Location

You should always mount the antenna wherever it has the best line of sight to the local mast. Sometimes you might not be able to see the signal mast, especially if you live or work in a very built up area. Even if you cannot see the mast, bear in mind the direction it’s in – Does your antenna need to be at the front or the back of your building? Even without a clear line of sight, this will vastly improve the signal you get. 

 

Generally speaking, the higher up you can mount the antenna the better! 

 

Also make sure that you’re not locating it close to a thick wall or anything metal. Even an omni-directional antenna would struggle to get a good signal in these situations! You want to make it as easy as possible for the signal to reach the receiver on your antenna. 

 

I’ve followed the advice but still don’t have good download speeds? 

You could have the perfect signal – And still not get good download speeds. This could be down to a few different reasons:

  • The service capabilities of your provider (the frequency they are allocated)
  • The service provided from the local mast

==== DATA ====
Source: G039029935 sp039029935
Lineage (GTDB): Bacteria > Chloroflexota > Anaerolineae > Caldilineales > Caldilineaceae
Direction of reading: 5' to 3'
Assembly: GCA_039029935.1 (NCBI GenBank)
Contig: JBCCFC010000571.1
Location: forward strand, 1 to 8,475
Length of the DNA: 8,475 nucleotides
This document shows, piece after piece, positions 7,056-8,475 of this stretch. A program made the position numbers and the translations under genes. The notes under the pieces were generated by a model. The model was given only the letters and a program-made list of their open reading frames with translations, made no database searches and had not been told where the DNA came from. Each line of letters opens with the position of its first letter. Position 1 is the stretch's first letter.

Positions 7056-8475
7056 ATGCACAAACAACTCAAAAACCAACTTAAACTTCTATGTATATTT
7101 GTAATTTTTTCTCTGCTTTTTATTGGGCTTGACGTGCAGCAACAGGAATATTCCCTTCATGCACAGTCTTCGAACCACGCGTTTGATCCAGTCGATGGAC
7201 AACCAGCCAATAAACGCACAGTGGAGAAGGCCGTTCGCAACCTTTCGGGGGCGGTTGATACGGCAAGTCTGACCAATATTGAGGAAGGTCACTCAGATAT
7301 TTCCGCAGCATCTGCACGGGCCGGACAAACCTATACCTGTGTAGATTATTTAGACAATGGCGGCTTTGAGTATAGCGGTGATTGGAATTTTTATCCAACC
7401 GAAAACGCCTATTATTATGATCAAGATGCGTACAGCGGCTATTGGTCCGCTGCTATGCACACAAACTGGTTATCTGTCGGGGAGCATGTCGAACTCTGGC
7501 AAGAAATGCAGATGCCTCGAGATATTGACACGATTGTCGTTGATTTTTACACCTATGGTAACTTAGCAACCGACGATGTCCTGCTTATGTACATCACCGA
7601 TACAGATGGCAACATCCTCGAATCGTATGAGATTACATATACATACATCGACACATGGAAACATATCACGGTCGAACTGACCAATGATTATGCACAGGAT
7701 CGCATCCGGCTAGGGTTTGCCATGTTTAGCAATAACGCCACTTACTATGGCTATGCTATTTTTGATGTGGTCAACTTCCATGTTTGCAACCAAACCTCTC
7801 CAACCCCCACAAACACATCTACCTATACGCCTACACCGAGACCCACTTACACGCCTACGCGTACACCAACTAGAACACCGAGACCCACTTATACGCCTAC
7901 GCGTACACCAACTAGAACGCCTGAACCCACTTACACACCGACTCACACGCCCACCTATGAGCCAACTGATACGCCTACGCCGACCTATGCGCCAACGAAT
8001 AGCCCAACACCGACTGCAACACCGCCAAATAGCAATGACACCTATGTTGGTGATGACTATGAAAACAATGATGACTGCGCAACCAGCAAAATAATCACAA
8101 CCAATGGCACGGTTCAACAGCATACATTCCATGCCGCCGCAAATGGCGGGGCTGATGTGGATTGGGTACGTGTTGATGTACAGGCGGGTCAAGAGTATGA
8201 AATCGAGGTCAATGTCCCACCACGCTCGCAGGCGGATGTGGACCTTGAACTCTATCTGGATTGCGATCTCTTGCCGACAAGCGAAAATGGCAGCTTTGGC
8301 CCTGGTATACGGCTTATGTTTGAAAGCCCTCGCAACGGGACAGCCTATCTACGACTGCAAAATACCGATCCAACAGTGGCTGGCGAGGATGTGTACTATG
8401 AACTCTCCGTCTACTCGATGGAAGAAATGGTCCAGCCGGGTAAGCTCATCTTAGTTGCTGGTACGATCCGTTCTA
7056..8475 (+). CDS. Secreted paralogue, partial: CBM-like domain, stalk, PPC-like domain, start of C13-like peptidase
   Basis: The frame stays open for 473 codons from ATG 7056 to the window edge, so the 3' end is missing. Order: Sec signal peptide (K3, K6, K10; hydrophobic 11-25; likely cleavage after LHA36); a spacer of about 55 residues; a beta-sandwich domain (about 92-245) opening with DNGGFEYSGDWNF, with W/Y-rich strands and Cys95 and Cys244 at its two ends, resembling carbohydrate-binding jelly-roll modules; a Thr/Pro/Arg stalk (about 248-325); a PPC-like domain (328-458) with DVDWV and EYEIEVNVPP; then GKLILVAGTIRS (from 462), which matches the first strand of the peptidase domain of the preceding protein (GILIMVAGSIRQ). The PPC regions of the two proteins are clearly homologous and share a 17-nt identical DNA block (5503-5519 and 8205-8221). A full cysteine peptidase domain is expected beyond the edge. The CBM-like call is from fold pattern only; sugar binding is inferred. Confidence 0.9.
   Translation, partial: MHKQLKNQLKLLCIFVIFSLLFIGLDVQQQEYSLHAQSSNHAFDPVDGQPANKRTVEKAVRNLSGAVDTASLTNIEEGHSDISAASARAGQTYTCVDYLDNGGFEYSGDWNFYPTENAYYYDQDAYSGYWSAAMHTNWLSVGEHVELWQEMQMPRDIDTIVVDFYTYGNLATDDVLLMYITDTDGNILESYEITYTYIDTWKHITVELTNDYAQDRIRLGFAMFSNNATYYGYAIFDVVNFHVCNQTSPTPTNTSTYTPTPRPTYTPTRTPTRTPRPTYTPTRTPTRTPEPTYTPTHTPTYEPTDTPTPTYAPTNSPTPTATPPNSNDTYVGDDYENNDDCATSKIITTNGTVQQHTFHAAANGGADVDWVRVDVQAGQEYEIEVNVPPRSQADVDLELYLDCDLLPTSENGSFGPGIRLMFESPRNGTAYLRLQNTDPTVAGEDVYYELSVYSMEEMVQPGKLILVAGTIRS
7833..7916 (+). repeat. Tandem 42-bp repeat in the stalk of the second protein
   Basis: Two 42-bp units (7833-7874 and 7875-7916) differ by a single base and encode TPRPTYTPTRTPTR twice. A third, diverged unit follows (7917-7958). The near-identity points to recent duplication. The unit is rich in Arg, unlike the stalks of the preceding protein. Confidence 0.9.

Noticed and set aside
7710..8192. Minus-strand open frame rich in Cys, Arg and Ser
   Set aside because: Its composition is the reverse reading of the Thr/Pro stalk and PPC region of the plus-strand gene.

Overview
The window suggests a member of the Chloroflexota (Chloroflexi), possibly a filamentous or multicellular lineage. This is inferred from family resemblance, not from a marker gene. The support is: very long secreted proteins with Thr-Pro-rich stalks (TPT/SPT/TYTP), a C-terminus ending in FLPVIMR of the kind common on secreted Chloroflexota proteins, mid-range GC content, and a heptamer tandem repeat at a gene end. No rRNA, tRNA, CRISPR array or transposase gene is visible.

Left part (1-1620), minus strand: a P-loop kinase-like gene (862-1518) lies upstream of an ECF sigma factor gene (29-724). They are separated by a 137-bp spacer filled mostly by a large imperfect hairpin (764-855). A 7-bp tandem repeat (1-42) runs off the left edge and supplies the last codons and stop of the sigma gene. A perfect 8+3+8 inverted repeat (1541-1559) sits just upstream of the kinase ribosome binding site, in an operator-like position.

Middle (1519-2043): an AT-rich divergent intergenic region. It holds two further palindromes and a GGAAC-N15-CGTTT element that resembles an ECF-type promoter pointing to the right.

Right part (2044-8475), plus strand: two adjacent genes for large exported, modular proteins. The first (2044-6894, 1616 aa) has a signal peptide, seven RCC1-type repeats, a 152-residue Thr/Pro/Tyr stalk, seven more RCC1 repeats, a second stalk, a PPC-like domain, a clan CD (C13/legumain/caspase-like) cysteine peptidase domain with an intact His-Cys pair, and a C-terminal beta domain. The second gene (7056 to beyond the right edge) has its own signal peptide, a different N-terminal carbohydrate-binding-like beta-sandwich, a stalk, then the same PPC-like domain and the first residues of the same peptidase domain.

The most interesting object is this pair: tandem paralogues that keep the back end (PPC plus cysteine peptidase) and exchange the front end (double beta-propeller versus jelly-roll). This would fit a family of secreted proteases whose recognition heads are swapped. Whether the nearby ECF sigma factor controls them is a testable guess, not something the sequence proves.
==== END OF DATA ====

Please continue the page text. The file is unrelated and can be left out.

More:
• The capabilities of your router
  • If you live or work in a high user density area with lots of people trying to connect at the same time

 

Whether or not this matters depends on what you are using your connection for. If you are a business and are relying on your 4G LTE connection for your business operations, then this is going to be an issue. 

 

Trust the Experts

 

Here at Geekabit, our Wi-Fi experts can tell you just how reliable a 4G (or 5G) mobile broadband connection would be with one of our surveys. 

 

If you’re struggling with wired broadband, and not getting the reliable internet connection you need in your rural business or home, then 4G / 5G could be a fantastic option for you.

 

It can feel like a big jump to give up on your wired broadband connection and opt for 4G – Which is where our Cell Coverage 4G survey comes in.

 

We can tell you exactly whether 4G broadband would work for you, and which network would be most reliable.

 

PCI: What Is The Difference Between 4G LTE and 5G NR

In this blog we are going to look at the difference between 4G LTE and 5G-NR, specifically in terms of PCI. 

 

What is PCI when it comes to 4G / 5G?

 

PCI is the Physical Cell ID and is one of the most important ways a cell identifies itself in a 4G or 5G wireless network.

The physical layer (or PHY-layer) Cell ID is what determines the Cell ID Group and Cell ID Sector, and it is this that is needed for DL synchronisation. 

DL (Downlink) Synchronisation is the process in which a UE (phone) detects the radio boundary and OFDM symbol boundary. In other words, the exact timing of when a radio frame or OFDM starts. (In telecommunications, orthogonal frequency-division multiplexing (OFDM) is a type of digital transmission and a method of encoding digital data on multiple carrier frequencies.)